THE BLOG

Why We Hate Politics

01/31/2014 12:16 EST | Updated 04/02/2014 05:59 EDT

There are a lot of assumptions made about politics and politicians. I learned this last summer at thousands of doorsteps.

That's when I entered the Toronto Centre nomination race in the federal by-election prompted by Bob Rae's departure from the House of Commons. While canvassing, I often heard my frustrated neighbours express their concerns -- from "nothing ever changes" to "politicians are all the same." At times, I've thought the same thing myself. It's one of the main reasons I decided to make the move to politics. Be it the Senate scandals to preserving the status quo of income inequality, I thought, it has to get better than this.

I recently delivered a TEDxTalks in Toronto's Distillery District, inspired by the event theme "invented here." I wanted to talk about politics, but I knew if I did that, I'd likely lose the audience. So I explored the reasons behind the yawn reflex when someone mentions politics: I titled my talk "How to Hate Politics."

I believe it starts with how we define politics. According to a report by Samara, Canadians rarely even talk about the subject. And following the standard rule of etiquette (don't talk about religion or politics at the dinner table) that seems the right thing to do. In the research, only 40 per cent polled said they've discussed a social or political issue recently. To me, that seems impossible. Politics isn't just a bunch of partisan bickering, although there is a lot of that. If defined broadly, politics is all around us, from the air we breathe to the food we eat to the schools our children attend.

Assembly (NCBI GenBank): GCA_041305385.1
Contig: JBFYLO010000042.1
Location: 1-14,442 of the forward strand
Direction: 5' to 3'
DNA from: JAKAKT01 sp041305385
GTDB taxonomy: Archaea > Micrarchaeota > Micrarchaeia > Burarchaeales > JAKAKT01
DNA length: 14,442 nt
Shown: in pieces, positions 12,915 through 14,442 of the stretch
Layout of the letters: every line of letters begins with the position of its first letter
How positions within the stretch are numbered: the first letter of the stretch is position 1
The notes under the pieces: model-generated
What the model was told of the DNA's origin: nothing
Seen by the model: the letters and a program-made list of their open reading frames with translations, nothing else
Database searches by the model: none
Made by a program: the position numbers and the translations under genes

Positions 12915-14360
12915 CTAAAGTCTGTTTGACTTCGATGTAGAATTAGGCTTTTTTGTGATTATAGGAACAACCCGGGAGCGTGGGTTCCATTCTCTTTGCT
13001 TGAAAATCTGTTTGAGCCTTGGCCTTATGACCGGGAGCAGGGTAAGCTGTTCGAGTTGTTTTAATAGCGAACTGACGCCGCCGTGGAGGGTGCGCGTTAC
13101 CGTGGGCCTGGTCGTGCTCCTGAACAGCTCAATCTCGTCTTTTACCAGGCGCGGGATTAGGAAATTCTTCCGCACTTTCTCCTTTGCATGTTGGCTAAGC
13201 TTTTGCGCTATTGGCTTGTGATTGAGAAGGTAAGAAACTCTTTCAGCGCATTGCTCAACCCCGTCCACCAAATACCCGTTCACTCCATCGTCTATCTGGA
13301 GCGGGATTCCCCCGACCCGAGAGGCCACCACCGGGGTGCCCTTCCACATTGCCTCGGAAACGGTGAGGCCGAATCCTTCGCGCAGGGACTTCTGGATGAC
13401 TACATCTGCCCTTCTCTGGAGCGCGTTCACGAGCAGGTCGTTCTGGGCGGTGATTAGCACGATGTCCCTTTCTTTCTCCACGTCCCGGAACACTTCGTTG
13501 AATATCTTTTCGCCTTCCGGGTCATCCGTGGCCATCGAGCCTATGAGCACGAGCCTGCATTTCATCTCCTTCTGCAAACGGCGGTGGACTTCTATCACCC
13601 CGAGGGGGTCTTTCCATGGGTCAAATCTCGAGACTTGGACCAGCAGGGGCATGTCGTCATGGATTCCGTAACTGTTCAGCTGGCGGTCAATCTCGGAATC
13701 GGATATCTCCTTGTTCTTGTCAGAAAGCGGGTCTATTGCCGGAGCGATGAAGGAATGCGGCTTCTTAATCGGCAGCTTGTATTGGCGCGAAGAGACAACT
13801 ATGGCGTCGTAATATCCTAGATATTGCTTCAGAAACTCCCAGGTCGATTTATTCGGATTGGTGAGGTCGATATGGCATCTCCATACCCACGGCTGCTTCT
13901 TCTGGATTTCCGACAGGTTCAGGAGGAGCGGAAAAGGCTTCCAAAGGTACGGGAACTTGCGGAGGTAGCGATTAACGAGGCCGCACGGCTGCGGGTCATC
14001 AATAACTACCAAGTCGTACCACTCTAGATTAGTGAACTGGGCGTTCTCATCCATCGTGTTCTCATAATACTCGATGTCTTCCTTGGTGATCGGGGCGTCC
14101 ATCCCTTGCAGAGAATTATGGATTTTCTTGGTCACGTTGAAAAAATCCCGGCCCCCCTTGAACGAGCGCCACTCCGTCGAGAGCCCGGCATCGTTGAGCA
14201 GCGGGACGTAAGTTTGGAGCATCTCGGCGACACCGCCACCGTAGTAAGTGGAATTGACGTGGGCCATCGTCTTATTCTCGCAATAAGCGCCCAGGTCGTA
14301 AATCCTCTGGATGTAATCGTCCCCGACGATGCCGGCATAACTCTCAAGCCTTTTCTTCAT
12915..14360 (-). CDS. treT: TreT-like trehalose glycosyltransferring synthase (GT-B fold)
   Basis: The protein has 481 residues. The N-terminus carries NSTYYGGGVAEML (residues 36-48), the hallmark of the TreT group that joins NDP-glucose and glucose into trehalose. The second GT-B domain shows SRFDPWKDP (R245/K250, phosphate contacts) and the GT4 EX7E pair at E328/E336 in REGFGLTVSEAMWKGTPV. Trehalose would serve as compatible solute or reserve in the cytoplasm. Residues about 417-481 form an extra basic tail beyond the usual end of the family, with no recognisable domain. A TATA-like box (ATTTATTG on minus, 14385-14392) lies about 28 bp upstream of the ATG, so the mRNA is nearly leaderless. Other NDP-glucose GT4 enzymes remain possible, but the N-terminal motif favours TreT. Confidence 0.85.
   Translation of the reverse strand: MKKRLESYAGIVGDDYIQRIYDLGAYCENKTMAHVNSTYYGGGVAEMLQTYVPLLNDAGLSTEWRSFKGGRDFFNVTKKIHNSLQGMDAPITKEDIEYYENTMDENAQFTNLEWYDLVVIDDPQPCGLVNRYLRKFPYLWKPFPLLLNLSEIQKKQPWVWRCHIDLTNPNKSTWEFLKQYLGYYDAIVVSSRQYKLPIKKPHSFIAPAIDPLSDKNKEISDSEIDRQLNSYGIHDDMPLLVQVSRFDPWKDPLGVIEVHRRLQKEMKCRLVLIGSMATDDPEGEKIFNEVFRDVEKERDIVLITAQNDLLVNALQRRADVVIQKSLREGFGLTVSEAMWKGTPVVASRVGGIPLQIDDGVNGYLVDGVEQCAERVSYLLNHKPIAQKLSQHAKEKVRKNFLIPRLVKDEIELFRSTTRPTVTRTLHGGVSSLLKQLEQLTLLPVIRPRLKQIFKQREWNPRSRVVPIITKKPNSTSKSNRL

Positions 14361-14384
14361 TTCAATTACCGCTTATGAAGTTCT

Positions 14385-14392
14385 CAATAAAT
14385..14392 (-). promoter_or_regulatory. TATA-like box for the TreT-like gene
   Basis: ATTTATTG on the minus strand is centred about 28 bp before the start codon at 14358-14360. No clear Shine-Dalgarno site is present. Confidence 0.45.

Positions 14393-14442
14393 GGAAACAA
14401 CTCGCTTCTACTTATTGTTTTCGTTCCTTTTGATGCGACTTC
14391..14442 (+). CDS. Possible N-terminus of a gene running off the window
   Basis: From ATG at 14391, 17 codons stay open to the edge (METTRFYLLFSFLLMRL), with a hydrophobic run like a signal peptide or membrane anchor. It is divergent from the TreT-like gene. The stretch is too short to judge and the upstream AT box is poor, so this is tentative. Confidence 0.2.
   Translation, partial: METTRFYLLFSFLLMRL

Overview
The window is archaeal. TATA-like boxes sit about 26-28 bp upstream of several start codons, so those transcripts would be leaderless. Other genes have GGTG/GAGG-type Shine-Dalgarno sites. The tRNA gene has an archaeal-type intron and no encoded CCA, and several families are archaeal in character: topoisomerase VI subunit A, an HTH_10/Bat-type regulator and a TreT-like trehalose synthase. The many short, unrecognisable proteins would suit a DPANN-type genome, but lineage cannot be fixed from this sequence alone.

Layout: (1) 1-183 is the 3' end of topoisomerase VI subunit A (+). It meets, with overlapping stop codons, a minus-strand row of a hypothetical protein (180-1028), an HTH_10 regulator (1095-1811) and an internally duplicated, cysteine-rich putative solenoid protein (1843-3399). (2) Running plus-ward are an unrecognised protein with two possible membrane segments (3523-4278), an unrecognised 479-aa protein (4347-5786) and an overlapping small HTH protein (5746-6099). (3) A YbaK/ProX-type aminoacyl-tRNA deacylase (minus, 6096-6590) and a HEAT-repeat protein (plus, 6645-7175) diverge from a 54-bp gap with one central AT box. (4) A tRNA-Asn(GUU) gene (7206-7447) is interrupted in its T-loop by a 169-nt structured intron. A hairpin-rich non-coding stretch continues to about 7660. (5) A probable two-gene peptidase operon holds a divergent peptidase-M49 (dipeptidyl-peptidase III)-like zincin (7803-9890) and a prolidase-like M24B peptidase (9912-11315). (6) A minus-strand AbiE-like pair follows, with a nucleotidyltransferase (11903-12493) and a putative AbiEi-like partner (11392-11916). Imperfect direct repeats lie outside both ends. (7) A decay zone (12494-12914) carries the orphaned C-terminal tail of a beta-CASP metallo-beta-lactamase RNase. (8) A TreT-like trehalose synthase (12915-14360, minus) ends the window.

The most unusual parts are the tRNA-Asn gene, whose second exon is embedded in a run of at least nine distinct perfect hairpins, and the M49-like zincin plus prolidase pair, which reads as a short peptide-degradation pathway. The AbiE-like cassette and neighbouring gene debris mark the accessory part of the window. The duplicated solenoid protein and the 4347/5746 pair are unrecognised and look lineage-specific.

When we do talk about politics or government in a formal sense, it's often what we hate about it. Taxpaying voters and everyday citizens raised over $200,000 for the Rob Ford-inspired Crackstarter. That's a lot of money and energy to push someone out of office -- instead of investing in candidates we'd like to see in office.

What piqued my interest in politics at an early age is that it requires participation. I found it exciting that my voice was needed at, or at least invited to, the table. A very similar appeal can be found in the recent rise of crowdfunding. As we enter a municipal election year in Toronto (a year that will also likely include a provincial election and several by-elections), we have an opportunity to support candidates, or even become one.

Which leads us to voting. If you don't show up to vote, you unfortunately won't be alone. In the last Canadian federal election we witnessed the second-lowest voter turnout in the country's history at 54 per cent. What a luxury it is not to vote. Giving up on politics is a privilege for those of us living in democracies, where the freedom of the press even allows us such a discussion. I see voting as earning my right to complain about politics.

Following my TEDxTalk -- in which I touched on some of these themes - members of the audience approached me and confessed that I was talking about them, that they hate politics too. But somehow they said they still enjoyed my talk. We laughed, and then continued to talk about how we talk about politics (at a TEDTalk).

The best part about politics is that it's up to us. It's a living, breathing entity that we get to define and invent. We are the candidates, we are the voters. Yes, politics is messy, and full of problems, but politics is ultimately what we make it. The question is, what do we want to make it?

Jennifer Hollett is an award winning broadcast journalist (CBC, CTV, MuchMusic) and a leading digital expert. She uses social media to increase participation and mobilization in politics and social issues.

ALSO ON HUFFPOST:

Memorable Stephen Harper Pictures